Infertility is a symptom and not a specific disease. There are many causes of infertility and for some couples, more than one cause may be present.
Why is it important to make a diagnosis? The purpose of making a diagnosis is to provide information that can be used to make predictions about the chance of success if nothing is done, or if intervention is required. The best success is achieved when the suggested treatment actually corrects the cause of infertility. The necessity for an accurate diagnosis requires the involvement of a medical professional, ideally a Board Certified Reproductive Endocrinologist and Infertility (REI) specialist.
Since infertility has many different causes and sometimes more than one cause is present, evaluations need to be complete. By having a comprehensive workup initially, your Reproductive Endocrinologist can determine which diagnosis needs to take priority. For example, a slight abnormality on the semen analysis will have a different level of significance for a woman who is 25 as compared to a woman who is 40 years old.
For conception to occur in a normal time frame, three things have to be normal: eggs, sperm, and female anatomy. Tests have been designed to assess each of these requirements, called screening tests. They are designed to help make predictions and are not specific to a unique cause. For example, an abnormal semen analysis suggests there is a reduced chance of conception because of the sperm. It does not tell why there is a reduced number of sperm or which gene is defective. It only says to use malefactor to make your predictions.
The Big Three in Infertility
What is male factor?
The universally utilized test for male factor is the semen analysis. That is good news and bad news. The good news is that when the semen analysis falls within the normal range as determined by the World Health Organization, the cause of the infertility is not male factor (with rare exceptions). The bad news is that when the semen analysis is abnormal, it really is somewhat useless. Common sense would say that the more abnormal the results, the less the likelihood of achieving a successful pregnancy, and to a large extent that is true. Certainly a male with a sperm count of one million has much less of a chance of creating a pregnancy than a man with a count of 14 million. One suggested way to simplify this is to look at the total motile sperm count. If the count is > 20 million then that is normal; if it is 5 million, this correlates with a significant male factor; and in between is…well, in between! So what good is this approach? For the over 20 million, a different cause of the infertility needs to be sought. For the < 5 million, IVF with ICSI (manually inserting sperm into the egg) is indicated. For the in between, a more thorough investigation and perhaps medical treatment may be possible.
How about the female anatomy?
How does female anatomy play a part? The issue here concerns the cavity of the uterus, the fallopian tubes, the muscle part of the uterus, the ovary, and the number of eggs (egg?) units in the ovary. Traditionally the x-ray dye test (remove?) called a hysterosalpingogram was used to assess if the tubes were open or blocked. Like the semen analysis, the test is very accurate if it says the tubes are open. But if the test says the tubes are blocked, it is only correct 40% of the time. Furthermore, the HSG does not provide information about the ovary. Recently, ultrasound that infuses water into the uterus has been used. This gives important information about the uterus, the cavity of the uterus, the patency of the tubes and the status of the ovary. If this test is uncertain, then other tests such as the HSG, MRI, hysteroscopy, or laparoscopy can be used.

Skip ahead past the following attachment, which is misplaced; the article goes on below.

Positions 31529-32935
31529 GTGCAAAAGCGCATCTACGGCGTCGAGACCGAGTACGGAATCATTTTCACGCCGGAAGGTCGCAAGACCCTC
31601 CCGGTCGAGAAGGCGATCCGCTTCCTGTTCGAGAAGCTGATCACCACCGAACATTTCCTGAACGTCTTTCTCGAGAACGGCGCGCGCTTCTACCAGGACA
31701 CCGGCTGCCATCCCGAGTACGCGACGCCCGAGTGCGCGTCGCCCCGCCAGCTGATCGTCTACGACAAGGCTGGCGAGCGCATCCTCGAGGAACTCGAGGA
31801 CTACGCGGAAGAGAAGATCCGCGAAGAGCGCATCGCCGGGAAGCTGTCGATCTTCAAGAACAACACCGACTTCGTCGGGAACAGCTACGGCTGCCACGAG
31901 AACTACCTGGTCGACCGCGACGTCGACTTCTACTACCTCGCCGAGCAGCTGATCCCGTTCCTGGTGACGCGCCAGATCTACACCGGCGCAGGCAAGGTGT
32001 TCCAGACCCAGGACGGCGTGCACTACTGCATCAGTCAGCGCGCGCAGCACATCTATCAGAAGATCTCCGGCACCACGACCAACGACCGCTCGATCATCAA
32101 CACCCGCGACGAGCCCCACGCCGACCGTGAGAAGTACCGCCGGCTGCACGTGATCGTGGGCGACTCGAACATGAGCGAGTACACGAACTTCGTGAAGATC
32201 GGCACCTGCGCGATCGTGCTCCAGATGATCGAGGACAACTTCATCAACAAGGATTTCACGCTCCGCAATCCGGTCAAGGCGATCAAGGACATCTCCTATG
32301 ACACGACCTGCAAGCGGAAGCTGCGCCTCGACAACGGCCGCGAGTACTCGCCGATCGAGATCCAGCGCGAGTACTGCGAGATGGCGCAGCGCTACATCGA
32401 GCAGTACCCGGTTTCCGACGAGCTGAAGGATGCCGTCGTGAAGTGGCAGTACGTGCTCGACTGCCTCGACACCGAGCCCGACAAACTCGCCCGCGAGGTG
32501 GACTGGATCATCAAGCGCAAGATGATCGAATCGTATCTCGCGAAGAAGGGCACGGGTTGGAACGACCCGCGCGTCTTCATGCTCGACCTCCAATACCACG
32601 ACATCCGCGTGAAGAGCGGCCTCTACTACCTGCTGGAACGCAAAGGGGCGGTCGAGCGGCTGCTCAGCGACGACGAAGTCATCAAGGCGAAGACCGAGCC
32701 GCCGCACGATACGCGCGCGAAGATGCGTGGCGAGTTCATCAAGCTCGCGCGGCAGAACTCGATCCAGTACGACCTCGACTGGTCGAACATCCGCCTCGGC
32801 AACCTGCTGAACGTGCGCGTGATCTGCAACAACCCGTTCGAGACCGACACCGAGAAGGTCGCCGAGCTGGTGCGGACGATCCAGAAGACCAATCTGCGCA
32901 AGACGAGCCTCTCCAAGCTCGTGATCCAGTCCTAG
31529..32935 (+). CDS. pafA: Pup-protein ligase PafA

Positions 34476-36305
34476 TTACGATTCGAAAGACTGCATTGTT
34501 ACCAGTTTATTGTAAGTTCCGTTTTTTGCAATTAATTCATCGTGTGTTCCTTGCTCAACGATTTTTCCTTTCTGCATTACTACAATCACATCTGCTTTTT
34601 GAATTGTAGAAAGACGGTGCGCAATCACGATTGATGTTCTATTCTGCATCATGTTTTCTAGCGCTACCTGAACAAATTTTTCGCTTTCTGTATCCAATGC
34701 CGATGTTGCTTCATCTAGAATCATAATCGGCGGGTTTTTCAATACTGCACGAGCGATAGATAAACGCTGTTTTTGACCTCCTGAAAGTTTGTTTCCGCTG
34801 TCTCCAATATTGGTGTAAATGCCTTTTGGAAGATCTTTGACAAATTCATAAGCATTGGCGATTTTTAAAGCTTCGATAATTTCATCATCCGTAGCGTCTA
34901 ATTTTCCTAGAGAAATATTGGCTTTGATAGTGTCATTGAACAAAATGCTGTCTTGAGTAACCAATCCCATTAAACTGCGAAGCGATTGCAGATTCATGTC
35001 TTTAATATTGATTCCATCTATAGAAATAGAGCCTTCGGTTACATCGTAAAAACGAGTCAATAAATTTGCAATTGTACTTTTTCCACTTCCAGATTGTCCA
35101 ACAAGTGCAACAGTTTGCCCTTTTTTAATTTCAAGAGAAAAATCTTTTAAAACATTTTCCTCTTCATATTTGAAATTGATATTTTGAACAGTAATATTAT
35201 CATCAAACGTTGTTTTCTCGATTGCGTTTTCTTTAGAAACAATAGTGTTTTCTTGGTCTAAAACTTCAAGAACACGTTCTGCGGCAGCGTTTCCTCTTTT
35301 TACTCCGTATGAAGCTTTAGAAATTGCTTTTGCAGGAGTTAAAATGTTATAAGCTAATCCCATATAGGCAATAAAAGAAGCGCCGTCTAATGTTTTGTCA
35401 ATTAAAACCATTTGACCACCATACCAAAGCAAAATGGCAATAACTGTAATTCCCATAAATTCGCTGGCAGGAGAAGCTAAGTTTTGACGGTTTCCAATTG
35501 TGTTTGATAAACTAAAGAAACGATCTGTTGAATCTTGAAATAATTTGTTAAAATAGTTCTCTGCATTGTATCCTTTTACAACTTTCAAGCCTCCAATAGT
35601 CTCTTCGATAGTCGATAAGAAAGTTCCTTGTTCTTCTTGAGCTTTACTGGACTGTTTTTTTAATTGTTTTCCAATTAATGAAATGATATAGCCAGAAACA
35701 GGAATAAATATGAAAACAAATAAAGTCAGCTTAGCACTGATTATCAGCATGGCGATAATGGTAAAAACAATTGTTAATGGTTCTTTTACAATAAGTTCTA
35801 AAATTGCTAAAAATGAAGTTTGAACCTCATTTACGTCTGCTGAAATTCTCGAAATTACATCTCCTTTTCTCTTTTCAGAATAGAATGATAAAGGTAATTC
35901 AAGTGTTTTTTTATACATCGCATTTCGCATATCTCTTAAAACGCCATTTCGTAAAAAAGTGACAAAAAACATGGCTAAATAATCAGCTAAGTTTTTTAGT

Is it the Eggs (oocytes)?
Determining if a woman has structurally normal eggs that provide a normal chance of pregnancy is difficult at best. A number of tests have been used but most lack a high degree of accuracy. Here, unlike the HSG and semen analysis, an abnormal result indicates an egg problem. But a normal result does not mean normal fertility. For example, a 41 year old female may have normal egg testing (called ovarian reserve) but still does not have the same fertility potential she had when she was 20 due to age related declining egg quality. Testing most commonly used to assess ovarian reserve are the day 3 FSH, LH, and estrogen. More recently the hormone AMH has been used. An FSH > 10 or an AMH < 1 are concerning. However, none of these tests are useful if normal. For many women, the true test of the quality of her eggs can only be determined by doing IVF and testing the embryos to see if they have the correct number of chromosomes.
Other tests are frequently obtained based upon the history of the couple. For example, TSH is almost always obtained. Frequently prolactin, DHEA-s, testosterone, hemoglobin A1C, and an antral follicle count done at the time of an ultrasound will also be obtained.
Keeping it simple, or at least succinct!
- A diagnosis must be determined BEFORE treatment begins. It is inappropriate to use clomid without a diagnosis including assessing male factor.
- The diagnosis should provide information that can be used to make two predictions:
- What is the chance of conceiving if nothing is done? AND
- Are there treatments that are indicated that would improve the odds of doing nothing? If it is the latter, then determine the following about potential treatments with your physician):
What are they? How successful are they? What is the risk? What is the time commitment? How many attempts are indicated? What is the cost? What would be the normal progression through the treatment options?
Armed with this information people can decide which path, if any, to choose based upon their specific circumstances and desires.